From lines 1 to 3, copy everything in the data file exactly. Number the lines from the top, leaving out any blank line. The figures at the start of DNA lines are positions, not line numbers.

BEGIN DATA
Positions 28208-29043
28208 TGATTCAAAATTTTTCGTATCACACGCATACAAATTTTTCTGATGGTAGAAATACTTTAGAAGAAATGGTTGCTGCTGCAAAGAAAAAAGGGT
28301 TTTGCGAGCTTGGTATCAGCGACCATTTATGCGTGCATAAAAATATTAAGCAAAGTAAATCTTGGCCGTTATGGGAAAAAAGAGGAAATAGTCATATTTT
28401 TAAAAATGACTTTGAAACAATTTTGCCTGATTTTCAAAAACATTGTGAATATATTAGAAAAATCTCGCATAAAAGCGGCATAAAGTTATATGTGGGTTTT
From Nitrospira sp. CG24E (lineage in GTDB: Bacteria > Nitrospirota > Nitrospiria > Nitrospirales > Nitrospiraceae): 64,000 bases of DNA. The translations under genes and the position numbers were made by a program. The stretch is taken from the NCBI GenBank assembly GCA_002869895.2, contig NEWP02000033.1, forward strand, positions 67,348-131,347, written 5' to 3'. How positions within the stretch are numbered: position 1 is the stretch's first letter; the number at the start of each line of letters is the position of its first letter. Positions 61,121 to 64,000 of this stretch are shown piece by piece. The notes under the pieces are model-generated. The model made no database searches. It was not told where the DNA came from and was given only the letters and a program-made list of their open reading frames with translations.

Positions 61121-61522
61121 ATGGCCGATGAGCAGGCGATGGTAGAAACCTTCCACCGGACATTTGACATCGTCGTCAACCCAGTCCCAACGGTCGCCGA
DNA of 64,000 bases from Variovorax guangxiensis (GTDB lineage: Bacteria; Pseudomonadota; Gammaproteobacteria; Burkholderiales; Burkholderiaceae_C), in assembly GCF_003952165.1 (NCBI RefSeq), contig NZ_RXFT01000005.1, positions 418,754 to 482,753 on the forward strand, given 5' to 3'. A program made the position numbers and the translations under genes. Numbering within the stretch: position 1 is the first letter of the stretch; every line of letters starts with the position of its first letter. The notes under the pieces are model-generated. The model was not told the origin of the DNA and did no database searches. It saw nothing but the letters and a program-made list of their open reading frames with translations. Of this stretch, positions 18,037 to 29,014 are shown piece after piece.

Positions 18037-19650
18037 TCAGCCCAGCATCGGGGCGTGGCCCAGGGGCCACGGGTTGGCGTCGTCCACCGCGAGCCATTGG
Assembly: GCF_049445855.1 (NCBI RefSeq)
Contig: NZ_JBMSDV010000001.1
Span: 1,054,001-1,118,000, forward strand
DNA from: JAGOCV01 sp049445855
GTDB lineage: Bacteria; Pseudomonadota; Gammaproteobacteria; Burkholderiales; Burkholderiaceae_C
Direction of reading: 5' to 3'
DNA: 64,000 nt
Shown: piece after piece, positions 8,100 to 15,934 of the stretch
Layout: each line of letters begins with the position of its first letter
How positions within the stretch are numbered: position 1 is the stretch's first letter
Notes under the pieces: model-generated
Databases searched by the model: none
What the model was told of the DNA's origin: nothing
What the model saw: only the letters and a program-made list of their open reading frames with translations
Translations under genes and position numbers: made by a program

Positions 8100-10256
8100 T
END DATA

Positions 28208-29043
28208 TGATTCAAAATTTTTCGTATCACACGCATACAAATTTTTCTGATGGTAGAAATACTTTAGAAGAAATGGTTGCTGCTGCAAAGAAAAAAGGGT
28301 TTTGCGAGCTTGGTATCAGCGACCATTTATGCGTGCATAAAAATATTAAGCAAAGTAAATCTTGGCCGTTATGGGAAAAAAGAGGAAATAGTCATATTTT